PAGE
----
Various trustworthy rumors, along with the loss of iOS 12 beta code, suggests that Apple is preparing to provide dual-SIM card support for the iPhone for the first time with this year's new models. The delayed addition of the feature would be a bit surprising because Apple did not seem to be impoverished with SIM cards in the first place. (See the virtual SIM card embedded in LTE versions of iPad and Apple Watch.) So why should Apple make the move now?
Although not common in the United States, dual SIM support is an important feature for people in many other regions that offer it, will change the way iPhone is used across the globe. The biggest question, however, is whether these are the users Apple will actually target with the support.
Why would anyone have it? In regions where people tend to buy unlocked phones instead of subsidized transport contracts, the most important advantage was historically that you could avoid roaming charges. In China, phone numbers have long been linked to your local region. For example, if you moved from Beijing to Shanghai, you will need to get a new SIM card. Until last year, Chinese airlines have also paid roaming charges and made longer domestic calls more expensive. Dual SIM devices allowed people to get around these issues with minimal fuss. Europeans also had to handle higher charges when crossing borders to the EU was regulated and eventually abolished roaming charges.
More recently, the spread of modern smartphones has led to different usage cases for dual SIM phones. Because there are so many options for mobile service plans that vary focusing on phone calls, messages, and data, it can often save you two lines simultaneously for different purposes. Depending on your region, it may also be useful to switch between carriers as needed to get the best possible coverage at a particular location. Both of these factors have been the key to the widespread adoption of dual SIM smartphones in parts of the world such as India and Africa, where users are price sensitive and network infrastructure is still developing.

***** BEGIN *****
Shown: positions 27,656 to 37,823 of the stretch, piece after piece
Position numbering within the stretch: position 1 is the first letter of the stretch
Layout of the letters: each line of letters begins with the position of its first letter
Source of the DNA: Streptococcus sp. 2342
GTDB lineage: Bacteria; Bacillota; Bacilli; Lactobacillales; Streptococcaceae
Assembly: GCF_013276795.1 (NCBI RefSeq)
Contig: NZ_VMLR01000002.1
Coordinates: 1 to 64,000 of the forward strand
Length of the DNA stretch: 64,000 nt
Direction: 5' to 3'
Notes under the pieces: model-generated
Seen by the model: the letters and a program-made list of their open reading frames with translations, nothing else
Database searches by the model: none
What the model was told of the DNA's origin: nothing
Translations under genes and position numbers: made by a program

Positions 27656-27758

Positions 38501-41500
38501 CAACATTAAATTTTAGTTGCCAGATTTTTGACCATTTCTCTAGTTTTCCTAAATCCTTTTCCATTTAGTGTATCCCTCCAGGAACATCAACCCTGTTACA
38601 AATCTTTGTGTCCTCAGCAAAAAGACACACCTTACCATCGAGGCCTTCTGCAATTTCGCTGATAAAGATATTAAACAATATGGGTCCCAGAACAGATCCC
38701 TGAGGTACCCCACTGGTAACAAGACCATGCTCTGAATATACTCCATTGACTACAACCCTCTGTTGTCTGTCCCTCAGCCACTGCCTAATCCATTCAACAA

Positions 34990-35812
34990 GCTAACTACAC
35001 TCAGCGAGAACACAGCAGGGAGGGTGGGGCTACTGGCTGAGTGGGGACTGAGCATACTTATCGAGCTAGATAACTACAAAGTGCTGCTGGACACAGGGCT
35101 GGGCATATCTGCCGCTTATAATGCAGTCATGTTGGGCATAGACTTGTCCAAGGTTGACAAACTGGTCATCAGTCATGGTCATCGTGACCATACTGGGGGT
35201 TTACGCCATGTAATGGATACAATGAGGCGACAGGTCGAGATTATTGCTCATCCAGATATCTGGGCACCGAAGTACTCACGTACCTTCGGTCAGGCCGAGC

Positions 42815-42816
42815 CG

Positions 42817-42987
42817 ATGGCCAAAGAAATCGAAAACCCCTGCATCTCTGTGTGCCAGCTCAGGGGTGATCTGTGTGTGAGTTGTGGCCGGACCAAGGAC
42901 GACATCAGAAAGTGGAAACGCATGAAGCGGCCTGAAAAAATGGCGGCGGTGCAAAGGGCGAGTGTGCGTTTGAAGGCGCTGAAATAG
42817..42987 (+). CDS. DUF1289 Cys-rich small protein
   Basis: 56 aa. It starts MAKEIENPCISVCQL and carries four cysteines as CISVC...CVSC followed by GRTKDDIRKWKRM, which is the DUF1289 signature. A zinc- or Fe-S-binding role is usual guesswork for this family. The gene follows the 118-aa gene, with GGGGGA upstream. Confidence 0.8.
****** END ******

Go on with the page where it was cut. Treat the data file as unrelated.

However, Apple has not shown any willingness to break its high margin business model to get more users in cost-conscious regions. Tim Cook often talks about the possibility in India, but as long as the company's main game in the country is a 4-inch phone with three-year-old specifications that sell for $ 400, it's hard to imagine a brand new dual SIM iPhone makes a big difference. Apple is very much out of the ordinary Indian market and it is unlikely that the lack of dual-SIM support would be the only deal switch for many people. The same goes for other major markets like Brazil and Russia.
There are actually reports that indicate that the dual-SIM iPhone can be a single variant of China in the brand new lower model with a 6.1-inch LCD monitor. ( Bloomberg seems to think that it would also apply to a 6.5-inch OLED model.) It would be easier to believe that China is a more immediately favored market for Apple, and it's the only In the world where dual SIM support is a standard expectation for high-end devices. Even ultra-advanced phones like Vivo NEX have two SIM card slots, like all flagship devices from Huawei, Xiaomi, Oppo, and so on. Foreign companies like Samsung, meanwhile, are developing China-specific dual SIM variants of phones like the Galaxy S9.
It's the more likely outcome for a dual-SIM iPhone: it's a matter of convenience for China instead of cost-effectiveness for emerging markets. China is the only place with a significant number of customers who have the ability to buy an iPhone but will consider the lack of dual-SIM support, a strike against it.
As such, it would not be surprising to see Apple completely restrict dual-SIM sales to China. Conversely, it would be hugely surprising if Apple were to sell such a model in the United States and beyond. It's not a feature that Americans are used to, carriers would be upset, and Apple probably does not assume that the SIM card is more desirable than the long-term headphone jack. It just does not feel like the kind of technology that Apple would throw its philosophical weight on the global scale. If you want to buy a dual-SIM phone in the United States, the best games OnePlus 6 and Honor View 10, which are not by chance, are two Chinese phones sold exclusively unlocked.
Of course, it's Apple, so you never know what's going to happen before everything is announced on stage, something that seems to happen in the next two weeks or so. Perhaps Apple will bring dual-SIM support to more regions, after all. Perhaps there will be some kind of solution that involves a built-in Apple SIM and the traditional track. What seems clear is that Apple intends to take care of the concerns of at least some customers who want more control over the carriers they are using – and for now, China's only means.